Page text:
All those involved in the so-called Willowgate scandal — and for whom Nyagumbo lied during an official inquest — were pardoned.
Many of them now occupy top offices, and still enjoy the privileges of being in President Robert Mugabe’s service.
Mugabe has railed against corruption before, but has never taken any real action. Occasionally, he makes sure that his lieutenants know that he knows what they are up to.
But this appears less about scaring their fingers out of the cookie jar than it is about keeping them in line and doing his bidding.
A recent report by the African Development Bank and United States think-tank Global Financial Integrity said Zimbabwe may have lost up to $12-billion in the past 30 years in illegal financial outflows.
Most corrupt places
According to Transparency International, Zimbabwe is one of Africa’s most corrupt places.
The group also says that 77% of Zimbabweans believe corruption has risen over the past two years.
It runs deeper than the government — about 62% of citizens admit to having paid a bribe in the past year.
There have been major scandals over the years, but none have ended in any major arrests.
• 1988 — Government officials are implicated in the illegal sale of vehicles bought at wholesale prices from Willowvale, the partly state-owned car assembler. A governor and five ministers quit after the Sandura Commission lays bare the scandal, but everyone is pardoned.
• 1995 — A housing fund from contributions made by civil servants to provide shelter to low-income government workers is looted by senior government officials. The probe into the scandal is abruptly stopped.
• 1997 — A fund meant to compensate fighters injured in the liberation war is looted by senior officials. Over an eight-month period, the equivalent of $45-million is spirited out of the War Victims Compensation Fund. Looters claim various states of “disability” to fool the system.
Chenjerai Hunzvi, the war veterans’ leader and doctor charged with assessing injuries, declared first lady Grace Mugabe’s brother 95% disabled, citing “ulcers and a scar on the left knee”.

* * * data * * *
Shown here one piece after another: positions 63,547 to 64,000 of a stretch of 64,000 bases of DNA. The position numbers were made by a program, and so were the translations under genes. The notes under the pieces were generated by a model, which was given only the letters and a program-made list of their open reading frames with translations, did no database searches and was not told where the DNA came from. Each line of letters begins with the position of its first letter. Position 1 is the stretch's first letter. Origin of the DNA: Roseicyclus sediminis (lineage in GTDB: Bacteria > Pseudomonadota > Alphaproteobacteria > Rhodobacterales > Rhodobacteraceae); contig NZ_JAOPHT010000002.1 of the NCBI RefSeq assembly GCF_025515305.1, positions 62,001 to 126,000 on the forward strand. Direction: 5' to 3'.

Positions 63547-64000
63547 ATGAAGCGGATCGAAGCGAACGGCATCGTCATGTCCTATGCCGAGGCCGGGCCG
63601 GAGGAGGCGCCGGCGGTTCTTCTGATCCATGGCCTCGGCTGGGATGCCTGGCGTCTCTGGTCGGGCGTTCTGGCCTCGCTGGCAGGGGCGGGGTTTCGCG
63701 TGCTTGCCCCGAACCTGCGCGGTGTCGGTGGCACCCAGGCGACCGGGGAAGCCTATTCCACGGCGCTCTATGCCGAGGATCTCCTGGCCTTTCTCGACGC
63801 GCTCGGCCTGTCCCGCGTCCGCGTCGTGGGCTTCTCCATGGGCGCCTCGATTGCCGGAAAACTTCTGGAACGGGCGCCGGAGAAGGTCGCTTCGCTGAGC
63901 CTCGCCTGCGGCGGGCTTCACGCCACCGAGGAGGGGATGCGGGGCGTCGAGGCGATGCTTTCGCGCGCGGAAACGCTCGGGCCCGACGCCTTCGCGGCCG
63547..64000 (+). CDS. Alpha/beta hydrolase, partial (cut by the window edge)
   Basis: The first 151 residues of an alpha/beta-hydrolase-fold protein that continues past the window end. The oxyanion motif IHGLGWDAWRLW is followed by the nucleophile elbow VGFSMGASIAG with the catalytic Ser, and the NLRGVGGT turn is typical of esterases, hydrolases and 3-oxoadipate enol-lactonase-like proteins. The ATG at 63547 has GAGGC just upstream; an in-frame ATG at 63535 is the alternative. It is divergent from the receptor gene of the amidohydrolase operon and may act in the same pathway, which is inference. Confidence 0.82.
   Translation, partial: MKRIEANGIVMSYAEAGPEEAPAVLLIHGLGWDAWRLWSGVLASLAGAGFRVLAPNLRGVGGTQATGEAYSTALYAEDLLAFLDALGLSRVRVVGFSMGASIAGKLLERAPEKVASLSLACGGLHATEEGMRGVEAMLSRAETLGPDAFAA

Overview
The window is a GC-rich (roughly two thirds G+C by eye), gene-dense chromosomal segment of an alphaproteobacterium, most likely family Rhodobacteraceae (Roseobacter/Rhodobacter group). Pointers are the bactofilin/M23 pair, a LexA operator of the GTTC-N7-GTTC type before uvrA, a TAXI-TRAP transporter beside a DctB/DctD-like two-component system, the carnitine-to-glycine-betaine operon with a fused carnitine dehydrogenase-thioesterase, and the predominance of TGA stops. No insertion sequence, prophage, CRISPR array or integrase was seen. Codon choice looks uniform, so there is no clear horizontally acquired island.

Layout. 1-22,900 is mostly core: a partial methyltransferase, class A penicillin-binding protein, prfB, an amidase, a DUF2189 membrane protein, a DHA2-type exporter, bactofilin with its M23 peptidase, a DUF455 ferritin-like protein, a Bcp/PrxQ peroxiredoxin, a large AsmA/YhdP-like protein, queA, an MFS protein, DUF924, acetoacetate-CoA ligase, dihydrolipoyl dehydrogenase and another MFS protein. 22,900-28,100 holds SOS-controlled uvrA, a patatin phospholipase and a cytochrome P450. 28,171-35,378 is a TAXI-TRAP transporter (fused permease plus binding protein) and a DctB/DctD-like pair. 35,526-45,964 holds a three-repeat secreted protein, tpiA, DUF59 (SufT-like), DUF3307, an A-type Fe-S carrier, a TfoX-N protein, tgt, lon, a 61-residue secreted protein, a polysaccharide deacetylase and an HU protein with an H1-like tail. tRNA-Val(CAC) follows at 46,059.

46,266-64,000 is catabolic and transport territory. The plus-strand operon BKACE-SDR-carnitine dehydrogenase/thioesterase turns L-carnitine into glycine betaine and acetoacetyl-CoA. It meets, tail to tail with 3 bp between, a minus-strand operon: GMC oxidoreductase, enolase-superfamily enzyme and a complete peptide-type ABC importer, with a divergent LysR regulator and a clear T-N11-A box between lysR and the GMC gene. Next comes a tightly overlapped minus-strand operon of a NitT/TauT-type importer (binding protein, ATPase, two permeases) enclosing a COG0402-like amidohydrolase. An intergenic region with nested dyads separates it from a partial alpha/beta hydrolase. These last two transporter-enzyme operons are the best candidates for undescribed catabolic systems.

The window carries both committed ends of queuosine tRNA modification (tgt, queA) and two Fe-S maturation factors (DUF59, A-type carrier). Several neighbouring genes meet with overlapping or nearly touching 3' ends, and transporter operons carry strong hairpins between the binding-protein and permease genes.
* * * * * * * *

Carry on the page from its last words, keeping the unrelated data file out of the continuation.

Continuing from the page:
This was after Hunzvi had declared himself 117% disabled owing to “impaired hearing and sciatic pains of the thigh”. No one is prosecuted.
• 1999 — As Zimbabwe faces serious fuel shortages, senior government officials divert fuel from the state oil company, Noczim, to the black market. Enos Chikowore, then the energy minister, resigns from his post over the fuel shortages.
• 1999 — The state tender board is forced to overturn a tender awarded to a French firm for the construction of a new airport terminal, in favour of Air Harbour Technologies (AHT).
The deal is allegedly brokered by Mugabe’s nephew, Leo Mugabe, and reportedly also involves Zidco, Zanu-PF’s commercial arm.
In July 1999, in a letter to Mugabe leaked to a newspaper, AHT’s Hani Yamani complains bitterly about the size of “personal taxes”, referring to kickbacks demanded by some officials.
• 2005 — Ziscosteel, the country’s largest steelmaker, faces collapse after reported looting by senior government officials and politically linked management.
Auditors discover money from the sell-off of foreign subsidiaries is missing. The state’s National Economic Conduct Inspectorate reportedly hands Obert Mpofu, then the industry minister, a dossier on the corruption.
Mpofu tells a parliamentary committee that the dossier “contains names of my colleagues in the ministry, MPs and employees at Zisco”.
But Didymus Mutasa, then the security minister, later says the report “does not exist”. Mpofu himself backtracks on his own words.
2005 — Politicians and senior managers at Zupco, the state bus company, are accused of seeking bribes from businessman Jayesh Shah in exchange for contracts to supply hundreds of buses.
Zupco boss Charles Nherera is convicted, but Magistrate Lillian Kudya suspects Ignatius Chombo, the minister in charge of Zupco, “kind of admitted” to getting a cheque from Shah and urges police to “dig deeper”. No such digging takes place. — Jason Moyo